Asylum for Aderonke – judicial review solidarity action 3 March

aderonkeAderonke Apata is a Nigerian activist – an activist for LGBT rights, asylum rights, human rights.  Aderonke is a lesbian, which means her life would be in danger if she were forced to return to Nigeria.  For this reason, Aderonke claimed asylum in the UK, to be protected to live her life freely and openly with her partner and to carry on fighting for people’s rights.

Aderonke says:

Growing up in Nigeria, I was unable to disclose my sexuality, yet unable to hide it.

The culture in Nigeria makes it clear that being gay or transgender is a sin, a sentiment that is fueled by homophobic messages from faith communities, political leaders, families, and schools.

I took these messages in, identified with them, and carried the shame of being a lesbian woman in Nigeria. Continue reading “Asylum for Aderonke – judicial review solidarity action 3 March”


time4atimelimitIt’s #Time4aTimeLimit on immigration detention

Written by RtR

The UK is the only country in Europe without a time-limit on detention.  Migrants can be imprisoned indefinitely, solely for bureaucratic convenience, often for many months and even many years.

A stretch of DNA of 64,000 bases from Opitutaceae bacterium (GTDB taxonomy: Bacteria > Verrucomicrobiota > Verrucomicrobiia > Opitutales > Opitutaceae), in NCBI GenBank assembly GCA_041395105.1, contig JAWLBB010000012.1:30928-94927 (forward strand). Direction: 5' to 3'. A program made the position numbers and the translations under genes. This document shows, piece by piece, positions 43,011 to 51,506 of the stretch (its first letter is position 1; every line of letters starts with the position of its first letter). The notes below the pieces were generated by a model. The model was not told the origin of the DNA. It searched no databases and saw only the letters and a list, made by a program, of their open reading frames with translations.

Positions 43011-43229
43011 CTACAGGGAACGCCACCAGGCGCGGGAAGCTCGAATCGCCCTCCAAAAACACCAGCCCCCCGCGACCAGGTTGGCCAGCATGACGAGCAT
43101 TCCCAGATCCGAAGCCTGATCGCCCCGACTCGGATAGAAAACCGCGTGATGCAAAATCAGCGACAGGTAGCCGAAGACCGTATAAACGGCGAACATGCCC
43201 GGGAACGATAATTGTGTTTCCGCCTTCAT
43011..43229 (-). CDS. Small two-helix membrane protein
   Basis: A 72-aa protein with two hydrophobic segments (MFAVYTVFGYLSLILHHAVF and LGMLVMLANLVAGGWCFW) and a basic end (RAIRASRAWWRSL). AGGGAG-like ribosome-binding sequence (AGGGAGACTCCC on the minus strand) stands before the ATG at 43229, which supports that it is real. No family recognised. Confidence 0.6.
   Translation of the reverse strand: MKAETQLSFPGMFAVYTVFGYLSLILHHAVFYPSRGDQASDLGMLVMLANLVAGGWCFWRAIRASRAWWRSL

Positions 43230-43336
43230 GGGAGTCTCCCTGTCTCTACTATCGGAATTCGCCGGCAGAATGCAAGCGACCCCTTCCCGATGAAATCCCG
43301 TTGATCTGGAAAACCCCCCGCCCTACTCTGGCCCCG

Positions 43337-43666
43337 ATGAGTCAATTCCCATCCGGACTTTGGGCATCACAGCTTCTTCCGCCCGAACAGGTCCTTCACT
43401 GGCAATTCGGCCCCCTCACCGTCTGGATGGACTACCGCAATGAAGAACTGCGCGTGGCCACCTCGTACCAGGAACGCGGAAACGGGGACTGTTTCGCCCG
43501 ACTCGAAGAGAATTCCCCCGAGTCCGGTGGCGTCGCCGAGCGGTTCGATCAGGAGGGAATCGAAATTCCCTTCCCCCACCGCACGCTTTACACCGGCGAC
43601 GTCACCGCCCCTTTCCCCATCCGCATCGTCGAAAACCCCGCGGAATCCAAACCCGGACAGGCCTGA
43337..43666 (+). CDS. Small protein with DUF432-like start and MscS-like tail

Britain has a long tradition of legal protection for civil liberties. This tradition is undermined every day that migrants are detained without time limit. Many people experience long-term damage to their physical and mental health. Their families also experience the distress of separation. Detention without time limit damages the UK’s international reputation for defending human rights.

Souleymane, who has experienced the trauma of indefinite detention, has said that:

In prison, you count the days down [till your release].  In detention, you count the days up.

Time4aTimeLimitAs Detention Action’s recent report on the State of Detention in the UK shows, the statistics on indefinite detention are disturbing and yet even they do not paint the full picture:

In 2013, 904 migrants left detention after spending more than six months locked up; 237 more were still in detention at the end of the year, suggesting that 1,141 people went past six months in detention during the year. However, these statistics are misleading, as they arbitrarily exclude migrants whom the Home Office chooses to detain in prison, although their legal status is no different. Continue reading “Time4aTimeLimit”